'It really is a miracle drug': Yorkshire boy with spinal muscular atrophy receives ‘most expensive drug in the world’ at Sheffield Children's Hospital
Rosie-Mae Walton and Wes Powell had been desperately trying to raise cash for their son Marley to have the £1.8 million genetic drug Zolgensma in the United States when it was licensed in the UK and NHS England struck a landmark deal with the American manufacturer.
Marley, who is now 16 months old and has Type 1 spinal muscular atrophy (SMA), was given the one-off treatment of the “miracle drug” at Sheffield Children’s Hospital on Tuesday afternoon and is now recovering.
Ms Walton said it had been a “rollercoaster” since the drug was licensed in March, as they waited to find out whether Marley was eligible.
She said they just cried when he was finally approved.
“You can imagine that was just so overwhelming,” she told the PA news agency.
“It was like the best news ever that had come to us.”
Ms Walton added: “As soon as we found out that it came to the UK, we just cried our eyes out. Then, when we got the antibody test, and that came back negative, that he was eligible for Zolgensma, I read the email and we just cried again. We just cried all day.
“It was just the happiest moment ever… just to know that he’s actually getting it, after all the time waiting and how much we’ve been through and how much Marley’s been through.”
She said Marley appears to be doing really well since Tuesday’s treatment.
“It feels so surreal, like it hasn’t hit home yet that he’s actually had it – that a drip is just so expensive and has worked wonders.
“It’s just crazy considering all we’ve been through and the amount of scares you get put through thinking that your baby won’t reach the age of two or a second birthday.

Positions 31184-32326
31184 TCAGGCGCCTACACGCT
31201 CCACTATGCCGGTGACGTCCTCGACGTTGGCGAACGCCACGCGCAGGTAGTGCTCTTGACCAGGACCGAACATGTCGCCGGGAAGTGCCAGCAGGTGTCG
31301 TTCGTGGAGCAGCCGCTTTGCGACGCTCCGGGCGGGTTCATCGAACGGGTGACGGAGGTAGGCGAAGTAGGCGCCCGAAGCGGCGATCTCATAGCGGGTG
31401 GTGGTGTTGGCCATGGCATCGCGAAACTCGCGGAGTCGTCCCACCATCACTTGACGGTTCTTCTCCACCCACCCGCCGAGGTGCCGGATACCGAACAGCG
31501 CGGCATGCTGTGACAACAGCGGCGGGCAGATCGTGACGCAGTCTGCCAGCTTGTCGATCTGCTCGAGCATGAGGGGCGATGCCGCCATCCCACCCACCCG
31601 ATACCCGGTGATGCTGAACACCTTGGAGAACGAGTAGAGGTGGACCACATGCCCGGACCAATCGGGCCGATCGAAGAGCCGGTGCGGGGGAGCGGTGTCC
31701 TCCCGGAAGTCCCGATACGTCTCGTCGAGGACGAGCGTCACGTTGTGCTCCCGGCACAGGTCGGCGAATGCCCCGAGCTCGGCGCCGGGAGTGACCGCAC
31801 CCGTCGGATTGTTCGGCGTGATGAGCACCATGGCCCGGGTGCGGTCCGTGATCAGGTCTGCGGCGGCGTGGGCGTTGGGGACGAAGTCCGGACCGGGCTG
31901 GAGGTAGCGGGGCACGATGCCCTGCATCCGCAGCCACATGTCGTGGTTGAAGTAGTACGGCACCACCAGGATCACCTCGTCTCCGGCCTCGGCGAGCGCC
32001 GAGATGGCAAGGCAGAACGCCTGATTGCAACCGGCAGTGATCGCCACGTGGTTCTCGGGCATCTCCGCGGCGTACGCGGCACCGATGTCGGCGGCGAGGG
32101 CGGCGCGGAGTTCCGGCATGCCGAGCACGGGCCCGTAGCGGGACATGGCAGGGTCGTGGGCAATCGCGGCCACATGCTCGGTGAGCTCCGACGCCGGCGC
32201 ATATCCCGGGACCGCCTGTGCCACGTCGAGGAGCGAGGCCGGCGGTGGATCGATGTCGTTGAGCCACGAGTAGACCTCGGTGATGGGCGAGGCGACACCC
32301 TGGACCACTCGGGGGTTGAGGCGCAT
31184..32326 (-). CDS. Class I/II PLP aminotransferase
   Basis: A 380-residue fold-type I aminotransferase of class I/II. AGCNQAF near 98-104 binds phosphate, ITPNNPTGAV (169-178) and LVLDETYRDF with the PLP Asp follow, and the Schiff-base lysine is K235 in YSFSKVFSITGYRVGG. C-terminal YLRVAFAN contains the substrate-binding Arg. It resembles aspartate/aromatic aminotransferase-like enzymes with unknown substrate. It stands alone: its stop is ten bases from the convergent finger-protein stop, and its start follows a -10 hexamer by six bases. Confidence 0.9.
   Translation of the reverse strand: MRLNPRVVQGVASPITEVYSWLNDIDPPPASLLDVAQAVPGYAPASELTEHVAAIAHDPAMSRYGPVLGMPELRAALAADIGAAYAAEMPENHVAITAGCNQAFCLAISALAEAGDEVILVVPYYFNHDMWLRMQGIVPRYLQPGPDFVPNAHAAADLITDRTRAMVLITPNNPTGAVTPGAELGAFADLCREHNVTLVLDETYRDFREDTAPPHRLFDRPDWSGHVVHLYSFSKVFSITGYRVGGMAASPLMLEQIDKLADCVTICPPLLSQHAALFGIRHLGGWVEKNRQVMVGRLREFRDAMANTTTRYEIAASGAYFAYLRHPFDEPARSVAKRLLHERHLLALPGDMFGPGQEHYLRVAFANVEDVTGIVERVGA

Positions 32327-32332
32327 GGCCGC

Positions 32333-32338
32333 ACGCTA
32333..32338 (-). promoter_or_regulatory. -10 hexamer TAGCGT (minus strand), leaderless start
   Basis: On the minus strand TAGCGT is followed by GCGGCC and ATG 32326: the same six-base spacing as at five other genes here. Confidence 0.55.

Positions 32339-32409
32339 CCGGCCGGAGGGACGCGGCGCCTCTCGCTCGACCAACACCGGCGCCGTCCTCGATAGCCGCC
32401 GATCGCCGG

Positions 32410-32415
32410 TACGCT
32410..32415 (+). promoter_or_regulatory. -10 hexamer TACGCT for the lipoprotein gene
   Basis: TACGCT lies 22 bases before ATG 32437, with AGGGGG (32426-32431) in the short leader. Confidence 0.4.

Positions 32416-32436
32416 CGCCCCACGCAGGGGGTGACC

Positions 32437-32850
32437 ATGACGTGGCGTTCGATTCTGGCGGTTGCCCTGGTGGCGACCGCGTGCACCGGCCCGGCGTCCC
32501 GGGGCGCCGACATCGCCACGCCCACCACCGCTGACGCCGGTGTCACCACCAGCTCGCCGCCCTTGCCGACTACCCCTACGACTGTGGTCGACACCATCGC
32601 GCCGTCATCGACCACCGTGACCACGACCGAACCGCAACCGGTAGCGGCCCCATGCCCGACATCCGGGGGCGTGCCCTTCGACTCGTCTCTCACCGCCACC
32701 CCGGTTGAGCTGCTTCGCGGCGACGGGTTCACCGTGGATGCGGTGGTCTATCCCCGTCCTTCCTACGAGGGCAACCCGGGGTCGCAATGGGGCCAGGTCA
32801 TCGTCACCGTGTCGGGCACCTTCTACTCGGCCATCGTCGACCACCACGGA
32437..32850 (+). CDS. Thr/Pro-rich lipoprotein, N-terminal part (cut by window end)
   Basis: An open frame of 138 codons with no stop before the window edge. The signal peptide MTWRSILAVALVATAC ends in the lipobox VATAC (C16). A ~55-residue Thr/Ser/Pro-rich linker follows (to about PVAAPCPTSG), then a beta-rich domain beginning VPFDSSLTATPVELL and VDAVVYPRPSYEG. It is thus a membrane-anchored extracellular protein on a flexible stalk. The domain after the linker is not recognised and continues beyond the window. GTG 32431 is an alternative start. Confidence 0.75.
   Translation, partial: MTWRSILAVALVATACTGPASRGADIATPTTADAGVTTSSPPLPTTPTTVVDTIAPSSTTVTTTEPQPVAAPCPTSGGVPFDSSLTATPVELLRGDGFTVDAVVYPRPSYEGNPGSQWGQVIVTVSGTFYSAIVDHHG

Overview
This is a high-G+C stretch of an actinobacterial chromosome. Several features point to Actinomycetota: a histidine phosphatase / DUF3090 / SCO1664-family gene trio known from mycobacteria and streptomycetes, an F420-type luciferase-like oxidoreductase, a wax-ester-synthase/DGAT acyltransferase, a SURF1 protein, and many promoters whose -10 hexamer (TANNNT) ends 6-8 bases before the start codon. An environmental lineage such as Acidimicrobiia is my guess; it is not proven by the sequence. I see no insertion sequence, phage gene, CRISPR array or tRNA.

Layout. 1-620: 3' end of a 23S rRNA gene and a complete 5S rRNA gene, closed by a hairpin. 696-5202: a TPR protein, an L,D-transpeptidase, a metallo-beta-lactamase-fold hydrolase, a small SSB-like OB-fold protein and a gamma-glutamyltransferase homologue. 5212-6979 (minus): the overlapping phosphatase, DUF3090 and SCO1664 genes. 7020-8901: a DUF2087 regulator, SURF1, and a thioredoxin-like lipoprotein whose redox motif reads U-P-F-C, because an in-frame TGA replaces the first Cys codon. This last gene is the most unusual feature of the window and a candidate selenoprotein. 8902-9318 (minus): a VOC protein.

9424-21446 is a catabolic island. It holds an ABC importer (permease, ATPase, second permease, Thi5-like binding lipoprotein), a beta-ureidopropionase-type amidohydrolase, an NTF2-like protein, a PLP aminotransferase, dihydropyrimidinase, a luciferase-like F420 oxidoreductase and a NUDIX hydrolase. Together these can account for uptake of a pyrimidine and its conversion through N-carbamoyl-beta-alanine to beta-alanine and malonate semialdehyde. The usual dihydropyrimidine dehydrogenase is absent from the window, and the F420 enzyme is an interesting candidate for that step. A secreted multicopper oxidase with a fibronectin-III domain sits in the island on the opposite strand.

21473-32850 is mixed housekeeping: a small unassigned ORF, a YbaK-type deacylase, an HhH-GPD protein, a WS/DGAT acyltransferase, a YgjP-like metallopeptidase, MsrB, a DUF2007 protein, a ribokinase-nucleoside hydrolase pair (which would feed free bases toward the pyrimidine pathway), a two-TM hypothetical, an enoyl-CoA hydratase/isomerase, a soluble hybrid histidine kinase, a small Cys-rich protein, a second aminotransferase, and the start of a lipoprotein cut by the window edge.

“Then you think that he’s had this most expensive drug in the world. It’s just crazy. It’s the best thing ever.”
Ms Walton and Mr Powell, who live in Driffield, East Yorkshire, said money raised for Marley will be used for continuing treatment, including private physiotherapy and equipment.
Ms Walton said: “As much as he’s got his treatment, it’s not just going to be an easy ride. So, we just thank every single person that’s helped out for that.”
Tony Hart, consultant paediatric neurologist at Sheffield Children’s Hospital, said SMA is a genetic condition which causes a range of life-limiting problems, meaning that most children with the condition die within a couple of years.
“Zolgensma is a breakthrough because it really is a miracle drug,” he said.
“Without Zolgensma, most children would have died.”
He said Zolgensma stops further deterioration but more research is needed to know whether it can repair existing damage.
But he said some children who have had the treatment do appear to have got stronger.
Mr Hart said more than 30 children have now received Zolgensma in the four centres in England and Wales where is it being given – Sheffield, London, Manchester and Bristol.
Asked about handling the “most expensive drug in the world”, the consultant said he leaves that to the nurses, adding: “One of the great things about the NHS is that decisions about costs are taken out of our hands and our priority is giving as many children who need it the drug when we can, and as fast as we can.”
NHS England announced in March that it had struck a “landmark confidential deal” with US-based manufacturer Novartis Gene Therapies which then-chief executive Sir Simon Stevens described as a “life-changer”.
In May, five-month-old Arthur Morgan became the first patient in England to be treated with Zolgensma, at Evelina London Children’s Hospital in London.
In December, PA photographer Joe Giddens battled the worst weather of the winter to scale England’s highest peak, Scafell Pike, six times in 24 hours to raise funds for Marley’s trip to the United States.